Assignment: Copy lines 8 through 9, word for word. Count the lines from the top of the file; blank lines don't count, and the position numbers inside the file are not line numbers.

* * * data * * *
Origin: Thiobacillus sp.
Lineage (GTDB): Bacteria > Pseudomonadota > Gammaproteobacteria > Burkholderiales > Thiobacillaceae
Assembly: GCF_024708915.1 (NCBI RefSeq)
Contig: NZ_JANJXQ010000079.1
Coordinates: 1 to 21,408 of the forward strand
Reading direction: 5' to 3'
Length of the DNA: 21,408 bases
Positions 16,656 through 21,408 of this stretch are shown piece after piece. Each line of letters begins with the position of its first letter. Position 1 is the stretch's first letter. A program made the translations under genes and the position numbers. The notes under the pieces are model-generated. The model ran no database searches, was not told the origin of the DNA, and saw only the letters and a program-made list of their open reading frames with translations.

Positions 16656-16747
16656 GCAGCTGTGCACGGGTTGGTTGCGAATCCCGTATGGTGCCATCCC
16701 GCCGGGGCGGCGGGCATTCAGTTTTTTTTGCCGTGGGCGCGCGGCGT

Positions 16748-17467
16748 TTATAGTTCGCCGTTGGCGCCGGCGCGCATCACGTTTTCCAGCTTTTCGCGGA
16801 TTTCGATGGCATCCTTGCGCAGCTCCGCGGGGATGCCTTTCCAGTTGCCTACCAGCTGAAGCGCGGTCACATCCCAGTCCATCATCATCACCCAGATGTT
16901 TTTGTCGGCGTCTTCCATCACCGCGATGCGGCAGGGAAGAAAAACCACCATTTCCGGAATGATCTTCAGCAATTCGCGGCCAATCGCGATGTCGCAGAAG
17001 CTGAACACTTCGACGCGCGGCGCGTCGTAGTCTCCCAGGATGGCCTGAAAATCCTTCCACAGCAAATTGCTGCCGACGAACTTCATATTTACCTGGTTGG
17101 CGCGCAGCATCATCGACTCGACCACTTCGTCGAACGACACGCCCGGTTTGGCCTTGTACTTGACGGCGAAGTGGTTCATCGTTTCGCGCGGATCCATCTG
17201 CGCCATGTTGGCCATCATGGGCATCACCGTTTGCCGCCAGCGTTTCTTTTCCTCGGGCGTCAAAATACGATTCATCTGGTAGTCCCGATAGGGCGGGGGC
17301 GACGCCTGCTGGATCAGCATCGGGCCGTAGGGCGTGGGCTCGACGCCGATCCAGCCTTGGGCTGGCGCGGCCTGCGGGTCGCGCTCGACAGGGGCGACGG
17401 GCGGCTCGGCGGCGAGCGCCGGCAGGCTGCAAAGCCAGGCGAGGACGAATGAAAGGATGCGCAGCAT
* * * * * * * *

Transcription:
Positions 16,656 through 21,408 of this stretch are shown piece after piece. Each line of letters begins with the position of its first letter. Position 1 is the stretch's first letter. A program made the translations under genes and the position numbers. The notes under the pieces are model-generated. The model ran no database searches, was not told the origin of the DNA, and saw only the letters and a program-made list of their open reading frames with translations.

Positions 16656-16747